“We slept together yesterday,” he said, a smile indicating that the information to him was harmless. I rolled over, naked and vulnerable, and after a few minutes staring at the carpet, rose to leave.
The next day he sent me a message explaining that he didn’t want to force an end to his feelings for his partner; that he wanted to still get to know me; that he never meant to hurt me. The anger I felt, though, which didn’t materialise for several days, was for the lack of respect he’d shown my feelings. Where I had been open and understanding of his views, he had treated mine without even the slightest respect. As my replies came back less polite, more annoyed, he took offence. He didn’t want to talk to me if I was going to behave in a way that was possessive, he said. There was nothing he could do. He was at the mercy of his feelings.
Only then did I start to register all the ways in which he’d disregarded me on a more human level. I’m a writer, struggling to publish my first novel – a fact he barely seemed to register. Meanwhile I found countless examples of him showing support to his partner online – sharing, liking and posting encouraging comments under her work. When I had complained about being unable to reach the ceiling of my new flat that needed painting – I’m 5ft 5, he’s over 6ft – he’d only shrugged, and told me that he was sure I would be able to find a tall enough ladder sooner or later.
When my responses became curt and unwavering – I didn’t want to see him again, it was over – he confidently asserted that he would try and be monogamous again with his partner. I’d been used to test the waters, in other words. The fondness and affection he felt for me were suddenly extinguished. While he couldn’t switch off his feelings for her, he could, apparently, me.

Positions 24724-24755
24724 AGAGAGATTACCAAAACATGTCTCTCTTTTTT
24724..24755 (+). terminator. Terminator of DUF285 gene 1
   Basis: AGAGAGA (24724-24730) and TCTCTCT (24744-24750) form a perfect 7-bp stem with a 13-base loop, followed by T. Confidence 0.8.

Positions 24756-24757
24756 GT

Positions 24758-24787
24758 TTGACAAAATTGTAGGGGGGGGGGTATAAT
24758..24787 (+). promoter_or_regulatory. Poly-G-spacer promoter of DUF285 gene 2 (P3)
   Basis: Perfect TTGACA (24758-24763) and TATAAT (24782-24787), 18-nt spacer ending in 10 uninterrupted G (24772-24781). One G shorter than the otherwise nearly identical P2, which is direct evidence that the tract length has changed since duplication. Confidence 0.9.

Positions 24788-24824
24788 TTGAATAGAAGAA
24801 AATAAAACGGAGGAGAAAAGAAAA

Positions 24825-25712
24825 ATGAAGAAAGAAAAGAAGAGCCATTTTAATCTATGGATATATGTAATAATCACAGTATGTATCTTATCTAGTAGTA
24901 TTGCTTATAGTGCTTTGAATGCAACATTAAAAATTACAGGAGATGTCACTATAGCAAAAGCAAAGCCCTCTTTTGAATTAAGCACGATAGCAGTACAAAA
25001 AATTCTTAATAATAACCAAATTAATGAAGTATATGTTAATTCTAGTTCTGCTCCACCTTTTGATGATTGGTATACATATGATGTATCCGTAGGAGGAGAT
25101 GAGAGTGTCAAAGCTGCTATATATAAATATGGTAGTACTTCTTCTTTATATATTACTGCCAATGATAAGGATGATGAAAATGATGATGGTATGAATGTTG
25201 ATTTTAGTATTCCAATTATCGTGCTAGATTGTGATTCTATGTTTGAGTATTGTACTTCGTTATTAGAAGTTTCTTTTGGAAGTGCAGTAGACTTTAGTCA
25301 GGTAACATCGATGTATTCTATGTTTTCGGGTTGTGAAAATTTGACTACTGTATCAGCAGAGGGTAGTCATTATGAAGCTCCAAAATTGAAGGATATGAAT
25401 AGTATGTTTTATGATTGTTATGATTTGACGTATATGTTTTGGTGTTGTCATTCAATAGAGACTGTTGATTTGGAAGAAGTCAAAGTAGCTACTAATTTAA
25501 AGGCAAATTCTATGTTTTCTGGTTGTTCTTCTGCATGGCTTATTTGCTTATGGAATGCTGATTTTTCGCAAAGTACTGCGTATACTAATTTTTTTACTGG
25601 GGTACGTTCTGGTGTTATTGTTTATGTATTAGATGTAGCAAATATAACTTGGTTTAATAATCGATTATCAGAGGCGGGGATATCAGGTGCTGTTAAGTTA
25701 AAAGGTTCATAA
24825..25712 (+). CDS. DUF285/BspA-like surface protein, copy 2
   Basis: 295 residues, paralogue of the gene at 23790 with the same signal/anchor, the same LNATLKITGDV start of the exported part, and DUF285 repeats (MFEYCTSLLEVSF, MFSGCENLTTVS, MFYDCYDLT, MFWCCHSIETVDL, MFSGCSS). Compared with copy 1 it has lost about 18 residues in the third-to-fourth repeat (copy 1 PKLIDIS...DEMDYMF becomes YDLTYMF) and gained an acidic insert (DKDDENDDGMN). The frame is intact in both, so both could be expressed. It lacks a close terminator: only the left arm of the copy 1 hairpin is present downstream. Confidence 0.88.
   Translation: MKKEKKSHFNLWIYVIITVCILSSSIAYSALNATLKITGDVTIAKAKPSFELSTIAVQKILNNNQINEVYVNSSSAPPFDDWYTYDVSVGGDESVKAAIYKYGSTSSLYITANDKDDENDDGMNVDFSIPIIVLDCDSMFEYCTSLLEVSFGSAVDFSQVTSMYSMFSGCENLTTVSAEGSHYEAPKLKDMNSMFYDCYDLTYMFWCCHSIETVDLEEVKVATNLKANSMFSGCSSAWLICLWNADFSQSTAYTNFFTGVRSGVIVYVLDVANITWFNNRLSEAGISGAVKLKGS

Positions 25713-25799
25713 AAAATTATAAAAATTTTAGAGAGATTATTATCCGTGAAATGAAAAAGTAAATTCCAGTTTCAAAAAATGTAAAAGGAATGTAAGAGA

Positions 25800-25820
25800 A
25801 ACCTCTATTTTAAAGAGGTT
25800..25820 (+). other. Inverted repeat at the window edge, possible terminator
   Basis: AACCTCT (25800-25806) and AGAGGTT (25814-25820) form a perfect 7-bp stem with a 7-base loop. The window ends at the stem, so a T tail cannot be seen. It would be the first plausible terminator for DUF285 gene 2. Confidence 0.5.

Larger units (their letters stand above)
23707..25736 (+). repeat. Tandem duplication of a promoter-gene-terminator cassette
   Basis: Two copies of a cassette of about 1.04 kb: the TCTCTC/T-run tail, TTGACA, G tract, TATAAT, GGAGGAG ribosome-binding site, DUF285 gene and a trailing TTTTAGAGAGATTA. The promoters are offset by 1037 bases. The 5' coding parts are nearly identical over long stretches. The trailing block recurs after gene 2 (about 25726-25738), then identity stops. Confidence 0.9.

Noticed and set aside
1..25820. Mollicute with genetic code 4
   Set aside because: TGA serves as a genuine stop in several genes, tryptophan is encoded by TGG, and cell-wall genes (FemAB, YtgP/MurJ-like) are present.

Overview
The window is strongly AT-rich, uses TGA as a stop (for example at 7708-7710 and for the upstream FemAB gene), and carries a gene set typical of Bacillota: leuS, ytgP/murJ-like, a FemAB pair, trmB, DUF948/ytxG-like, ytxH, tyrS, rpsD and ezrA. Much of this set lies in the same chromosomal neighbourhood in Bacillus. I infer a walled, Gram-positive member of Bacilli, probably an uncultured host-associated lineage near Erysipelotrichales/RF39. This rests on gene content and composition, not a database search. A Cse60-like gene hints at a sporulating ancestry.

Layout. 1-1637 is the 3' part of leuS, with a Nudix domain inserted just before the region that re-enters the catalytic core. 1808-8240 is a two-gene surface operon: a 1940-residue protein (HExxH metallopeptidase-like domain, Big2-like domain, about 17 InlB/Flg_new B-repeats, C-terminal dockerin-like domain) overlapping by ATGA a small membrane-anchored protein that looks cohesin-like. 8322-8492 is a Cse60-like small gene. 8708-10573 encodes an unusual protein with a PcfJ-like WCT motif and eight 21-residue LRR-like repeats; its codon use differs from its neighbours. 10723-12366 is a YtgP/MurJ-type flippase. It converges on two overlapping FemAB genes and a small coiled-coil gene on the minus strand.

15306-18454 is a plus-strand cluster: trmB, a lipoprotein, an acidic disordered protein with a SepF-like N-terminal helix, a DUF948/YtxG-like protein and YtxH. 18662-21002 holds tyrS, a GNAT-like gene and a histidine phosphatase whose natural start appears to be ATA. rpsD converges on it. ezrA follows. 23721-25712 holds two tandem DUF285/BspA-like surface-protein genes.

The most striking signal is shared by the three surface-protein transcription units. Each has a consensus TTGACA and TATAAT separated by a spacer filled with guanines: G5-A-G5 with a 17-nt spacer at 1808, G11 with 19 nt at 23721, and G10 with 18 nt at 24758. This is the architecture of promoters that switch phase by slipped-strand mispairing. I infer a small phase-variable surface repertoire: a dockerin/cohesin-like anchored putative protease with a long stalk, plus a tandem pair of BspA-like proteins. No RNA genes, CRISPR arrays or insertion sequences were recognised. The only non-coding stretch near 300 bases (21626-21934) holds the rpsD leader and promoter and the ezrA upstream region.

I started to realise that while in some circumstances polyamory can work and makes its participants far happier than otherwise, in my case I’d been reduced to little more than an object; and not because those involved wanted to objectify me but because the arrangement, by its nature, necessitates it. For relationships between people to work – partners or friends – they require a certain investment of time and it’s a simple matter of arithmetic that explains why in polyamorous relationships, parity of time is often difficult to achieve.
Yet unless clear rules and parameters are set to ensure that all parties are treated equally and fairly – which in itself seems counterintuitive to the wider principles of polyamory in wanting to live and love with fewer rules – some participants will always be left wanting. And in a world where patriarchy still goes unresolved, and women are already set up to fail and to feel inadequate about themselves, this kind of behaviour seems dangerous. It leads to the decision that affection and time will be dealt some, while only sex will be dealt others, reinforcing Madonna/whore complexes that have plagued us since the beginning of time.
Of course all of this could be avoided if the person involved had respected my feelings and my decision to end things early on. I guess in future I will learn to trust my instincts, and take matters into my own hands regardless.